Like myself, Father McCormick later requested laicization and, like me, married a former Maryknoll Sister. My now deceased wife, Julie, (formerly Sister Veronica Anne) was one of ten Burton children born and raised in Windsor, Ontario, directly across from Detroit. For seventeen years I could see their house on a clear day from my tenth floor office in the Blue Cross and Blue Shield building on Jefferson Avenue. With an offer too good to resist, I accepted an early retirement opportunity from BCBSM in 1987 and moved with Julie and our three children to a position as "Director of Mission Effectiveness" at Mercy Medical Center in Mason City, Iowa. Thanks to my past African experience I was selected in 1991 and again in 1993 to join a team of five sent by the Sisters of Mercy on a month-long overseas technical support program at Bugando Catholic Hospital in Mwanza, Tanzania - just seventy miles from Mipa. It was there, while teaching basic management skills to forty nurses, that I met my now good friend, Fr. John Eybel, at that time founder and Director of the diocesan CPE Program.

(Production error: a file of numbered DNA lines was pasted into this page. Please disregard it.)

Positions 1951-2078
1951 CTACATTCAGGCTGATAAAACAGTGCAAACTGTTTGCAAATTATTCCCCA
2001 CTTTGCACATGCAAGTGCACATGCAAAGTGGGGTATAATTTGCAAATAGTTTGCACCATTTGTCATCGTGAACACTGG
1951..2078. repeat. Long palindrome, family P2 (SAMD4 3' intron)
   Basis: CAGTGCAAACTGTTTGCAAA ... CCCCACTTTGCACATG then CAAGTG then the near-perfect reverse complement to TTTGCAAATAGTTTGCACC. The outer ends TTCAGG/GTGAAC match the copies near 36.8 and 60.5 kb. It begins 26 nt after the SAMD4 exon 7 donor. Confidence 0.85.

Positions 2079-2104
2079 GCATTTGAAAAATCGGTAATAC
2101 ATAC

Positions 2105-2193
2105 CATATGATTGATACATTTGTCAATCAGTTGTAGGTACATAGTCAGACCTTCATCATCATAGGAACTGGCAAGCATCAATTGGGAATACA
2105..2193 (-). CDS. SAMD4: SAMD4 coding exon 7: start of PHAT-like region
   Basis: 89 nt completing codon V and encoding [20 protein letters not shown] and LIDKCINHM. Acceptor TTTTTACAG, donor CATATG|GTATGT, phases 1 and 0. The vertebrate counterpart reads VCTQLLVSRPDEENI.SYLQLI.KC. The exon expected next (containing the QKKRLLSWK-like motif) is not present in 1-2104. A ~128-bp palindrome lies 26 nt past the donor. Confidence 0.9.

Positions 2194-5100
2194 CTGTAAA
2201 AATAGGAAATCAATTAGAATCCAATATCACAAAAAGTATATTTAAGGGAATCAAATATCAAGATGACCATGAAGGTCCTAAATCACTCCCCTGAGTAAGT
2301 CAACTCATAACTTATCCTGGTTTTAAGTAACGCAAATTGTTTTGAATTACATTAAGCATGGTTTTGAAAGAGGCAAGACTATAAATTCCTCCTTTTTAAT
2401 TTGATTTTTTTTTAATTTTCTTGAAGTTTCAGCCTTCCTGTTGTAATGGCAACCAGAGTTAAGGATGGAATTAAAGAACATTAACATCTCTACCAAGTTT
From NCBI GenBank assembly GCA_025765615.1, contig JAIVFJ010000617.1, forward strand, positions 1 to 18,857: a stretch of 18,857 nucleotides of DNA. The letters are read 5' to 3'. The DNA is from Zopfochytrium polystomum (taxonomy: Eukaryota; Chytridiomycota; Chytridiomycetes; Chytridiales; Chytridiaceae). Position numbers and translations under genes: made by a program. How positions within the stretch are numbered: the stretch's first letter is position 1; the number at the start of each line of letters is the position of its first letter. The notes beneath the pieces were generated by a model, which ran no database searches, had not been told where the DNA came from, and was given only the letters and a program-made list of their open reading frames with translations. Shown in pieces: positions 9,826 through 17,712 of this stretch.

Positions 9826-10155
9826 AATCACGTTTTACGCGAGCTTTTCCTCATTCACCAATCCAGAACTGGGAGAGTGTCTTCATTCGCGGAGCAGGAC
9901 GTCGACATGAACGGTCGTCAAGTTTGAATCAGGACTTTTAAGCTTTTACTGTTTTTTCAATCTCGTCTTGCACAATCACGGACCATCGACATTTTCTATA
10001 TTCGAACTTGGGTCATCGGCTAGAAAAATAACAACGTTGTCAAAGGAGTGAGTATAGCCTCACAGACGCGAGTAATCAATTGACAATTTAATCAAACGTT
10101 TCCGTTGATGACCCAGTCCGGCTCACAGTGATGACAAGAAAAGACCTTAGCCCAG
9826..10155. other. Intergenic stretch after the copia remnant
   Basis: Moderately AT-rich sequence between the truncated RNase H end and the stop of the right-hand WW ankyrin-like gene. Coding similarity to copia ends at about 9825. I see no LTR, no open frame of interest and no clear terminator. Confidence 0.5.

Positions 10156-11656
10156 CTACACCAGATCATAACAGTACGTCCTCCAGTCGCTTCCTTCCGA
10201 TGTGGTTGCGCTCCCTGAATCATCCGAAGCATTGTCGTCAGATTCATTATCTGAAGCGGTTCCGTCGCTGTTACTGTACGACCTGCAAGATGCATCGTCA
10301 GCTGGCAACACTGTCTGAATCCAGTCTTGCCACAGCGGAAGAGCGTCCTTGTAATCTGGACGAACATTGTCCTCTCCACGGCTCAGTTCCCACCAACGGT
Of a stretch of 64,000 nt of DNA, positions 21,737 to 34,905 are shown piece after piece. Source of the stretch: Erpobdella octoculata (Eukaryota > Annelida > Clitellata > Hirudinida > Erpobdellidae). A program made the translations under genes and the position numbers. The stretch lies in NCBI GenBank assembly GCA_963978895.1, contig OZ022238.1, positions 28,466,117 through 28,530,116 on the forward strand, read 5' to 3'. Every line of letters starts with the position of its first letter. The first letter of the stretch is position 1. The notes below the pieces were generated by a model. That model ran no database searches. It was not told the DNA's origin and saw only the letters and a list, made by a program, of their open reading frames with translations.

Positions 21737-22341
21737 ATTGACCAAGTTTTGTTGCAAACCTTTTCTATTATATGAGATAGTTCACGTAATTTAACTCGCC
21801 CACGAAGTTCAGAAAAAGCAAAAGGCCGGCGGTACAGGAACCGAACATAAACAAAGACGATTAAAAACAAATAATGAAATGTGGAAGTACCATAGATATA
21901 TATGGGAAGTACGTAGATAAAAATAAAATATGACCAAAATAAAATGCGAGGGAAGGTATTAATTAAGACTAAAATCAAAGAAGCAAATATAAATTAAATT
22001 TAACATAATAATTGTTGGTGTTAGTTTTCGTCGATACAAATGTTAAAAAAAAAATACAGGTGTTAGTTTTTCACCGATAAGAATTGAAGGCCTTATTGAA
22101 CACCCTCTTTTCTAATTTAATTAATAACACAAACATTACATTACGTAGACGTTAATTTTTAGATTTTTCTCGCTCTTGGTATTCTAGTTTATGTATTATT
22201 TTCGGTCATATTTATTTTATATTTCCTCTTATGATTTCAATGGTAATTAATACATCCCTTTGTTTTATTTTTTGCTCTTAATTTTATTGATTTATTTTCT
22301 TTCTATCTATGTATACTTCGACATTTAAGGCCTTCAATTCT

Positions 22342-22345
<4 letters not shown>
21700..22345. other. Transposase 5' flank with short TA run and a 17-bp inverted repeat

Shortly after my retirement in 1994 I returned to Tanzania, and accepted John's invitation to share his residence near the hospital. We had many refreshing sundowners and fruitful discussions on his famous screened-in porch overlooking Lake Victoria with its incredibly brilliant sunsets. As often as not, especially with guests, we laughed a lot, both at ourselves and at the countless zany things that can only happen in Africa - like a friendly bird each morning screeching "Wake George Weeber" from a tree outside my window. Or tales of buses stranding passengers for days instead of for a respectable hour or two. Or Zebra meat getting prepared in motor oil by a careless cook and eaten with mixed results by unaware hungry hunters. Thankfully, all survived and later enjoyed laughing over this and many other "heroic" incidents. They may hurt when they happen but more often than not they amuse when recalled. And recalled they were often at John's popular "house on the hill".